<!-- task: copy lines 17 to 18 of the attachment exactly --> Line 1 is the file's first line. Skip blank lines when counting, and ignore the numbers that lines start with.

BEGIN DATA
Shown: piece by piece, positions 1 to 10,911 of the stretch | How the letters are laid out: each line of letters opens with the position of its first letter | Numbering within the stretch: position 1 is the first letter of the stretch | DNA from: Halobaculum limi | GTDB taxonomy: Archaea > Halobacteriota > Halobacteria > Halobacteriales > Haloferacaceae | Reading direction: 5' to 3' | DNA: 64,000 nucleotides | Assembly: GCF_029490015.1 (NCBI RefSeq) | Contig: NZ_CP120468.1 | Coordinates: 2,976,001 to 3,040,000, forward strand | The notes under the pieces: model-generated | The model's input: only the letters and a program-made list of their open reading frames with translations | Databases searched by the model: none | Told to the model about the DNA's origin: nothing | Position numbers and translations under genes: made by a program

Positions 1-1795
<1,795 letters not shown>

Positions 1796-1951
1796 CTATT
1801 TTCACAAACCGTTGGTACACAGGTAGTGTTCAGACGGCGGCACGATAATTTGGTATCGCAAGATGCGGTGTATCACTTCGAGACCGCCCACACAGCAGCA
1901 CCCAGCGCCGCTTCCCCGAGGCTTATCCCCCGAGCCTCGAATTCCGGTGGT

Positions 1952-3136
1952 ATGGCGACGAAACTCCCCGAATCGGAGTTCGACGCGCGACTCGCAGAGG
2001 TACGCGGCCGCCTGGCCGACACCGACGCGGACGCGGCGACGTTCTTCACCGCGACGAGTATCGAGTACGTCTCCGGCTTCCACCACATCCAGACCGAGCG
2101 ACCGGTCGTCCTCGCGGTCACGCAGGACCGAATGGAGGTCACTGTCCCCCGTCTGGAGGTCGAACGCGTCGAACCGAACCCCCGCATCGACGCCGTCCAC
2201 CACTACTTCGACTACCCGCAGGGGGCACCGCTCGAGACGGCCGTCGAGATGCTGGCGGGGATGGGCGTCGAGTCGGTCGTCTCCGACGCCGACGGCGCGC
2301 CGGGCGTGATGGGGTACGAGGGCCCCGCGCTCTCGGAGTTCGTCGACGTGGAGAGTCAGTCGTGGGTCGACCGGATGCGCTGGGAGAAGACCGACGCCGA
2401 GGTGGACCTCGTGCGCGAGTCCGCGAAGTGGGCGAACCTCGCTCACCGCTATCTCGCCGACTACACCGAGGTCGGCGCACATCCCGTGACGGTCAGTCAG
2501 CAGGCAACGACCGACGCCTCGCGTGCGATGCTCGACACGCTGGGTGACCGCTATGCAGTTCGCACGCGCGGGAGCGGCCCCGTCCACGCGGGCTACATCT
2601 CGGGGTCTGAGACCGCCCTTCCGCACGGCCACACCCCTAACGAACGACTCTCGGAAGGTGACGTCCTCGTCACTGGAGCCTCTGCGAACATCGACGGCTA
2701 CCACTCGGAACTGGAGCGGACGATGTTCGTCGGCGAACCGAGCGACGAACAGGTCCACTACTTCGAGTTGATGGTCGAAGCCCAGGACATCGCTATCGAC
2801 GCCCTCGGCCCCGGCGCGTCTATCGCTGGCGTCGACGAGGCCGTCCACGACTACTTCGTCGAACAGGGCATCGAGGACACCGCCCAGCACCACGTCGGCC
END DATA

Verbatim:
2701 CCACTCGGAACTGGAGCGGACGATGTTCGTCGGCGAACCGAGCGACGAACAGGTCCACTACTTCGAGTTGATGGTCGAAGCCCAGGACATCGCTATCGAC
2801 GCCCTCGGCCCCGGCGCGTCTATCGCTGGCGTCGACGAGGCCGTCCACGACTACTTCGTCGAACAGGGCATCGAGGACACCGCCCAGCACCACGTCGGCC